Column: Thanksgiving weekend all about gratitude

Like most of you, we recently had a Thanksgiving dinner at one of our son’s and daughter-in-law’s home.

Like most of you, we recently had a Thanksgiving dinner at one of our son’s and daughter-in-law’s home.

I have memories of my dad’s siblings and their families gathering for such occasions when they all lived at 150 Mile House and Beaver Valley.

No family fighting, just good times and good food. And we would toast those absent.

This year our family enjoyed the company of friends (neighbours) and visitors from Britain and Australia. Thanksgiving was new to them, which reminded me that it is a North American celebration. Celebrating the harvest and giving thanks to the Creator for the bounty of the land was the original purpose of the holiday.

Frequently at dinner time, our grandchildren are encouraged to say what they are grateful for. We all participate. It is a moment for reflection.

We read about this practice and it hit a chord. Yes, often young children are grateful for things and treats, like ice cream, but they also are thankful for special people around them.

This year as the dinner hosts formally welcomed their guests, everyone around the table was invited to say a few words. Invariably, everyone was grateful for the company and the beautiful place we share.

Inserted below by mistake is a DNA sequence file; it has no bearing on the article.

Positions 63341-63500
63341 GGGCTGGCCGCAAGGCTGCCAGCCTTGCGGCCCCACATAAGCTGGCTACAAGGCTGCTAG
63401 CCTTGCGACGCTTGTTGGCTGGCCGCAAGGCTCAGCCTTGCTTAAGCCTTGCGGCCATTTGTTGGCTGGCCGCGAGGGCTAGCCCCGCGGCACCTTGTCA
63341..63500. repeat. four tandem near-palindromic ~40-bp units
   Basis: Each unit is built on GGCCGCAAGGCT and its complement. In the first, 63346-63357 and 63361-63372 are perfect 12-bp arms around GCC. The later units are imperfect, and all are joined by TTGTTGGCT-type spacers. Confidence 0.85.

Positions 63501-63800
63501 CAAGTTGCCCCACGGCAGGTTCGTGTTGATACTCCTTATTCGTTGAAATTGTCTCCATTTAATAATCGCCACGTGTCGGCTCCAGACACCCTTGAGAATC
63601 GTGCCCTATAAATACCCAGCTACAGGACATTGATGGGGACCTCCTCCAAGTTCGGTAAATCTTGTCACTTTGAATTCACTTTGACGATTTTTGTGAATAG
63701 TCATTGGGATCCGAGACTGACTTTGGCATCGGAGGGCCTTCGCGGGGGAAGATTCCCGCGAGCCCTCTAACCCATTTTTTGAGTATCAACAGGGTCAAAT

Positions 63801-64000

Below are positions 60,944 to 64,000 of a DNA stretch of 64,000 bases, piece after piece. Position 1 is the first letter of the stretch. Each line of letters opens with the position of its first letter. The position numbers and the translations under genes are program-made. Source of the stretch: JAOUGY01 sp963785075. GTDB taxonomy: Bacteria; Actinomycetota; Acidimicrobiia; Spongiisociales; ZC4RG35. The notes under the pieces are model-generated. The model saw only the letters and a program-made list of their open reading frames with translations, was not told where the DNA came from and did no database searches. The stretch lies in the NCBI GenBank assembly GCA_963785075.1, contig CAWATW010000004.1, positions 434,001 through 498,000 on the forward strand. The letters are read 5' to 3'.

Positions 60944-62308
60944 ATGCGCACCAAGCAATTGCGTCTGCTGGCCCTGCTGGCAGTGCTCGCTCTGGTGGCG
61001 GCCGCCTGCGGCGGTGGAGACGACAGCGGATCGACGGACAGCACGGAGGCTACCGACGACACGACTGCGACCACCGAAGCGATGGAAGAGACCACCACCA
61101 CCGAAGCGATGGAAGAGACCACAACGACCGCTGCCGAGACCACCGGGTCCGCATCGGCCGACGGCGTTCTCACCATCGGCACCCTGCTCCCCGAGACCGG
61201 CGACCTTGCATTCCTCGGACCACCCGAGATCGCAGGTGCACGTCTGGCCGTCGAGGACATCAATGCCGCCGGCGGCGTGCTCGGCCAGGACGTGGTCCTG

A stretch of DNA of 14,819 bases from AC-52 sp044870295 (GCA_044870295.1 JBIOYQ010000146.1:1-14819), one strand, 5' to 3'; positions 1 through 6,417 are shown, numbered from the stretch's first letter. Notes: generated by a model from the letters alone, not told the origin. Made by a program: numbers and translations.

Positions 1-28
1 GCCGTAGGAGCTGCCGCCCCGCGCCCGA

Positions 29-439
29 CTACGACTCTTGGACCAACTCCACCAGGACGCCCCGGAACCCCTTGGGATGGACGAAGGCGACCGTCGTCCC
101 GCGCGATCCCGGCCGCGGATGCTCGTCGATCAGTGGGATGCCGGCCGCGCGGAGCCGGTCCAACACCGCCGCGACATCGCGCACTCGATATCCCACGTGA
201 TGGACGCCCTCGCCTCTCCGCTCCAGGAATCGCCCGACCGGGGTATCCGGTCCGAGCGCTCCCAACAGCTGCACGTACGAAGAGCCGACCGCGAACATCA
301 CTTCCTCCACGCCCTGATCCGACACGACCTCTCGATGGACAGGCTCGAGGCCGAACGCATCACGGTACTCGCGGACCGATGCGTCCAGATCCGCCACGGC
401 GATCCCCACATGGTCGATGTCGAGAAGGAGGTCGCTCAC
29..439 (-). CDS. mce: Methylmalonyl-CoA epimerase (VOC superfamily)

Many foreign guests here remark about the special place, Beaver Valley. Many around the table were thankful for the food: bread, chicken, salads and vegetable dishes, pumpkins pies, all from our gardens and farmyard. One guest brought wild Lingonberry handpicked from the Yukon for the chicken. We didn’t get to pick wild cranberries. Next year!

Of particular note this year was the homemade bread made from grains we grew. Threshing and cleaning the grain was a major weekend activity.

The leader of this activity was a daughter-in–law and son from Alberta, who grew the grain here, and experimented with some traditional varieties in order to learn what will grow on the ranch for human consumption. We grow a few acres of barley and peas to graze pigs on as a substitute for commercial organic feed, which is extremely expensive.

The trials this year were for human consumption.

How great tasting is bread from grain ground the same day the bread is baked! This experiment was a learning process for a beginning farmer. In a later article I will report more on this.

I expressed my gratitude for all the food grown by the family.

Closing here, I am grateful for a partner and family who all believe in feeding the healthiest food to our grandchildren and ourselves.

Susan, my partner, is a great food producer, preserver and cook. She even canned tomatoes over the campfire when we lived in a tent in the early days. We are grateful for pristine farmland on which to grow the food.

David Zirnhelt is a member of the Cariboo Cattlemen’s Association and chair of the advisory committee for the Applied Sustainable Ranching program which is starting at Thompson Rivers University in Williams Lake this January.

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